The day on which I am writing this blog is rainy, a situation that I might normally find to be peaceful and comforting. On this occasion it simply feels dreary and sad because a dear friend is dealing with great loss that she must not only bear, but which she must explain to her children. She is a strong woman and I have little doubt that she will ultimately rise from the ashes of her life, but I know from experience how crushingly cruel such interludes in time can be.
It is part of our human experience to encounter tragedies, some of which are life changing. We react to such events in a multitude of ways, perhaps turning to prayer or leaning on people who are close to us. Sometimes we attempt to go it alone, mustering as much courage as we can find inside our souls. Regardless of how we choose to react we feel great pain, often both mental and physical. For lack of a better description I have called it “the elephant sitting on my chest.” Tragedy makes it difficult to even breath or move. There is a tendency to want to stay in bed and shut out the world, but we all know that such reactions do not work forever. Eventually we must straighten our backs and bear the weight until we heal enough to feel somewhat normal. Sadly we will carry scars from our experiences for all time, but if we are lucky they will only hurt now and again.
What can we do to help someone who is in the throes of such an experience? It is difficult to know, but I think we must try. In my own lifetime very small gestures done with love have provided me with the hope that I needed to continue my journey as a human. The help has often come from the most unexpected places, but it has always occurred at just the right moment when my despair was overwhelming me.
I still carry the vision of my Aunt Valeria puttering around our kitchen on the day my father died. She represented a kind of stability on the shaky ground that I felt all around me. My Uncle William gave me hope on that day with an ice cream cone offered as a sign that he truly cared about me and my brothers. A lovely plant sent to me by my dear friend, Adriana, on the occasion of my mother’s death still grows in my home. She sent it with a simple note that reminded me that I had done all that was possible for my mom. I needed to hear that, and somehow she knew. Another friend, Linda, brought me a big pot of chicken soup when I was hurting from surgery. Somehow that soup tasted better than anything that I had ever eaten.
Often it is a stranger who brings us comfort. I once went to a doctor that I had never before seen for a yearly physical. He was supposed to spend thirty minutes outlining my health issues in a post conference. He laughed because the test results showed that I was in excellent shape, so he wondered aloud what we might speak about to fill the time. He innocently asked if anything was pressing on my mind. At the moment I was gravely worried about my mother’s bipolar disorder, and also wondering if I was doing the right things for her. In many ways I was filled with guilt that I was not doing enough. He assuaged all of my negative feelings and encouraged me to begin talking openly about the situation. He was so engaged in my situation that the conference lasted for over an hour, and I ended up releasing tears that had been pent up in my heart for years. I have thought back on him over and over again with so much gratitude because he freed me from the worry that had overwhelmed me for so long.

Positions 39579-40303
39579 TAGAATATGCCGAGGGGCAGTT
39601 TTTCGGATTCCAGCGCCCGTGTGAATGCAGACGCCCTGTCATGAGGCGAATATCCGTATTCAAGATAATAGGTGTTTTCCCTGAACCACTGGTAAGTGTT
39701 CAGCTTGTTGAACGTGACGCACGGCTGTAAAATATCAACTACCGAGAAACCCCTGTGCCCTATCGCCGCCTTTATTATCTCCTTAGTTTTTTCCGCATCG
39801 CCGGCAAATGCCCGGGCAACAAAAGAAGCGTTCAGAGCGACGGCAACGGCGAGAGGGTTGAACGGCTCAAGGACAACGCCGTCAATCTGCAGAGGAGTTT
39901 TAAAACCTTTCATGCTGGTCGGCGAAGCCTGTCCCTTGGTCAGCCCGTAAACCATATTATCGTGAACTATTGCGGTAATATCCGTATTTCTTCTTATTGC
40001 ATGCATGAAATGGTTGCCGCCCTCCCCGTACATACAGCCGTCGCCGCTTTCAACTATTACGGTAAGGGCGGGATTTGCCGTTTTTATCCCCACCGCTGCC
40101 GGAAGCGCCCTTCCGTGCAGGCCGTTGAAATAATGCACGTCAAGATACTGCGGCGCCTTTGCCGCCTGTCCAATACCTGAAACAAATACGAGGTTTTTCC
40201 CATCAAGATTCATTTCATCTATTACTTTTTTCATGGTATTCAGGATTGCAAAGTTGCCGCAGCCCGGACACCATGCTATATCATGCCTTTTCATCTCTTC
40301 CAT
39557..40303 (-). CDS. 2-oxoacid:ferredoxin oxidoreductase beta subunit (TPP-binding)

A fellow teacher once prayed with me for my grandchildren who were threatening to be born far too early. The predictions of their health if they came were dire. My dear colleague calmed me and assured me that she would be storming the heavens with pleas for a miracle. Somehow in spite of the frightening warnings from the doctors my daughter’s labor stopped, and the babies stayed safely inside her womb for enough weeks to insure that their problems would be minimal. The teacher who so understood my panic has remained in my gratitude for sixteen years as I have watched those little ones grow into beautiful and bright teenagers.
When my husband, Mike, had a stroke there were so many souls praying for him and for our family. The doctors and nurses who cared for him were not just knowledgeable, but also kind and compassionate. Our friends and many of my former students sent messages of encouragement that sustained us. When hurricane Harvey hit Mike was still highly susceptible to having another episode. As the waters rose and our home became like an island I worried about what I would do if he had another attack. In the darkest moment of my anxiety a former student, Bieu, texted to assure me that if anything happened he would come with help in his big truck, and that together we would get Mike to the hospital. I cannot even describe the relief that I felt upon receiving that message. Luckily nothing occurred, but I will always and forever love Bieu for his empathy at just the right moment.
Someone you know may be suffering for one reason or another. You may not think that there is much that you may do to help them, but it is in the simple acts of compassion that they will regain their strength and have the courage to soldier on. Don’t hesitate to offer your wisdom. your prayers, or a pot of soup. Your efforts may be exactly what that person needs. You may make the very difference that will sustain them.